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Bortezomib Appears Promising for Rheumatoid Arthritis

Animal studies show significantly decreased disease severity

FRIDAY, Nov. 12 (HealthDay News) -- The proteasome inhibitor bortezomib induces significant improvements, and even remission, in rheumatoid-like arthritis in an animal model, and might eventually be an effective treatment in humans, according to research published in the November issue of Arthritis & Rheumatism.

Evangelia Yannaki, M.D., of the George Papanicolaou Hospital in Thessaloniki, Greece, and colleagues conducted a study of bortezomib in vitro (in splenocytes and fibroblast-like synoviocytes) and in vivo (in rats with induced arthritis) to assess its cellular inflammatory effects and its effect on disease remission. The study rats were exposed to Freund's complete adjuvant to cause the adjuvant-induced arthritis (AIA); the cells used for the in vitro studies came from these animals.

In the splenocytes and fibroblast-like synoviocytes from the AIA rats, the researchers noted significant inhibitory and proapoptotic activity, as well as an altered cytokine pattern and decreased cellular invasiveness. In vivo, the AIA rats treated with bortezomib had significantly decreased disease severity, which was confirmed by computed tomography evidence of bone healing.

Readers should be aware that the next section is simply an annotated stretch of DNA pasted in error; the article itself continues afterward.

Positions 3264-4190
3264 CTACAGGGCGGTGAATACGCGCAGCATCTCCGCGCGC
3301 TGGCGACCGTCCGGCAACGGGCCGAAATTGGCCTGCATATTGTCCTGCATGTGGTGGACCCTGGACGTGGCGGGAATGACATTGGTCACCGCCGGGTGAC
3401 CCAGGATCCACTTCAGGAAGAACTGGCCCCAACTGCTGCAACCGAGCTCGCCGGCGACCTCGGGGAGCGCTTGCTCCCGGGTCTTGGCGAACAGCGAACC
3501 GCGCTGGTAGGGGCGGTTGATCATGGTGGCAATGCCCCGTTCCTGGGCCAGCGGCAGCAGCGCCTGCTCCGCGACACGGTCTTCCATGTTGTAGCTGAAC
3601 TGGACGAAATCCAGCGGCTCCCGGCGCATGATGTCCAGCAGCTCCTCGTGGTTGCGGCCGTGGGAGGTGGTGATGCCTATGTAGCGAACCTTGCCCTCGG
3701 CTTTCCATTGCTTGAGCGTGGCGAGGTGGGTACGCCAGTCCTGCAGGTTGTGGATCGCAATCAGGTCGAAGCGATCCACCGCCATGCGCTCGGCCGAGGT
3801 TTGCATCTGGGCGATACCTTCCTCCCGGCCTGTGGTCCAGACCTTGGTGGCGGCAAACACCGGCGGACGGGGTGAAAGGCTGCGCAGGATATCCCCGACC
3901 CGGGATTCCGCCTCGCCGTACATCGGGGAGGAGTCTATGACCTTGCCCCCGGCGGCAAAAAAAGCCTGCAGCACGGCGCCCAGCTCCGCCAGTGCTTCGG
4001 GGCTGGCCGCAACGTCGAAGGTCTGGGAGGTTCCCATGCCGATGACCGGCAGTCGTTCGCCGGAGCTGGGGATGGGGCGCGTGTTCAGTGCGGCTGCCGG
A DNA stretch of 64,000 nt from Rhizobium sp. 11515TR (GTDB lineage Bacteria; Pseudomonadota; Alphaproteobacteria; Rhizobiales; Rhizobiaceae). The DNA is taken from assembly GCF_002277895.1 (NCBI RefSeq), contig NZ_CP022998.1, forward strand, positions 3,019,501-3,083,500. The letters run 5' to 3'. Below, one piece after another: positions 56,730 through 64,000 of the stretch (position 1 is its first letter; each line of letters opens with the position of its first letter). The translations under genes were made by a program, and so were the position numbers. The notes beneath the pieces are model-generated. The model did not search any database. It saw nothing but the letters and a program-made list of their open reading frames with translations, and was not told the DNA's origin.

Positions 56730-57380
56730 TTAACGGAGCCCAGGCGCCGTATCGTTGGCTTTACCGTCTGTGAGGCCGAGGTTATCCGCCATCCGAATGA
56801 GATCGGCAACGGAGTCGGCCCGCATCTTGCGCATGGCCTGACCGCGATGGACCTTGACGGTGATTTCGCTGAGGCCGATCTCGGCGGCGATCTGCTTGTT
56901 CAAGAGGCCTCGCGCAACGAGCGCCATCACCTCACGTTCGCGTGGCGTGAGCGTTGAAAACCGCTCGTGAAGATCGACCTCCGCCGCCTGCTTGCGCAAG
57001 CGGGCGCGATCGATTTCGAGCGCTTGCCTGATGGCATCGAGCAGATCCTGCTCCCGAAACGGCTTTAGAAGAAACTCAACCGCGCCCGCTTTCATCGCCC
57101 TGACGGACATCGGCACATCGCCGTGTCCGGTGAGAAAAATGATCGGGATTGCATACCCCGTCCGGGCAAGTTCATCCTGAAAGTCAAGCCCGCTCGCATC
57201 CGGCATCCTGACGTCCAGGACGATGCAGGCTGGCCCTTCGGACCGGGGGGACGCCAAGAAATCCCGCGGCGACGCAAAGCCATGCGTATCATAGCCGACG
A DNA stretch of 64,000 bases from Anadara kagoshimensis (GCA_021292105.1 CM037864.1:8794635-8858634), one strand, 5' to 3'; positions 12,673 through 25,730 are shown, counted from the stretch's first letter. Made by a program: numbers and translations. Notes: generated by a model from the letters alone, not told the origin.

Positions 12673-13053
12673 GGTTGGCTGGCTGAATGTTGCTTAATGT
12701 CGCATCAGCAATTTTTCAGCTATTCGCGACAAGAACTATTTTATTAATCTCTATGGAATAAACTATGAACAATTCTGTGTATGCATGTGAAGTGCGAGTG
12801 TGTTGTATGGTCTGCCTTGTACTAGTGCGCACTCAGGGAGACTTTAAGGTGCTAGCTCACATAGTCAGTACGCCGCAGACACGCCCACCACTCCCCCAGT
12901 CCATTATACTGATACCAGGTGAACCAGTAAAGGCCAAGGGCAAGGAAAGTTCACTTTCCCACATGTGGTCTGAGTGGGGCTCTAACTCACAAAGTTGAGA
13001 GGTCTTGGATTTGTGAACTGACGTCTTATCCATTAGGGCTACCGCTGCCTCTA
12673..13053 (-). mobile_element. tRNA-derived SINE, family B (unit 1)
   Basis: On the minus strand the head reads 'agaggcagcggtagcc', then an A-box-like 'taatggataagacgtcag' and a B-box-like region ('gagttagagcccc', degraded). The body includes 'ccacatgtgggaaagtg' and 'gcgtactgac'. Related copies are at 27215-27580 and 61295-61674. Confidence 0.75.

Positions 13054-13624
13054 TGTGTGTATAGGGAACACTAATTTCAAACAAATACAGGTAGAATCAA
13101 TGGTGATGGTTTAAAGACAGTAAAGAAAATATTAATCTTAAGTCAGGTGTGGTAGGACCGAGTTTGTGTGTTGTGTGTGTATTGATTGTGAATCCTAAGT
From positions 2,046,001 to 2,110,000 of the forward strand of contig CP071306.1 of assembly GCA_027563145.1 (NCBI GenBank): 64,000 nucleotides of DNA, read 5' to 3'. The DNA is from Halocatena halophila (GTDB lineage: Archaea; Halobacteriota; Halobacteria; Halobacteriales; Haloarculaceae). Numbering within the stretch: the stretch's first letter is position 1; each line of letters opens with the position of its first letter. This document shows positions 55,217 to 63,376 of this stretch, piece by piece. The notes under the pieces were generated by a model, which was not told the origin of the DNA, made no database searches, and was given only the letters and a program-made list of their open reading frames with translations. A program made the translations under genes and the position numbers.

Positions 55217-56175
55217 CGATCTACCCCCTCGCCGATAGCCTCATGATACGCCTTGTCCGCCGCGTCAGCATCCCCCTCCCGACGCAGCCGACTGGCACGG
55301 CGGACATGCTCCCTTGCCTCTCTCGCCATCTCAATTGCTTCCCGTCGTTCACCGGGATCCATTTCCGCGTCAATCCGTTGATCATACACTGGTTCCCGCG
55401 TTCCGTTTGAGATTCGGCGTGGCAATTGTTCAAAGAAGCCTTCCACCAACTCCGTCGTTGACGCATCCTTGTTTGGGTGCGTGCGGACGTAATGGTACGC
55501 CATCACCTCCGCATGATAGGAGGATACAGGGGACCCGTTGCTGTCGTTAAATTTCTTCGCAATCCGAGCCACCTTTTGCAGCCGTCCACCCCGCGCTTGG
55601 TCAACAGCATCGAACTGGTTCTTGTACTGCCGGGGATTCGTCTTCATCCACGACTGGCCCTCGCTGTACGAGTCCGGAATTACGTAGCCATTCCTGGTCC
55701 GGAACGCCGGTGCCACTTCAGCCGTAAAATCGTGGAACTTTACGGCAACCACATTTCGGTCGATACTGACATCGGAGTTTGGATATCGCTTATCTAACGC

"Bortezomib seems to affect AIA in a pleiotropic manner by targeting inflammation, cell proliferation, apoptosis, bone disease, and Toll-like receptor expression. Bortezomib potentially represents an attractive therapeutic intervention in inflammatory conditions and a highly promising agent in the treatment of rheumatoid arthritis that is worth exploring in a clinical setting," the authors write.

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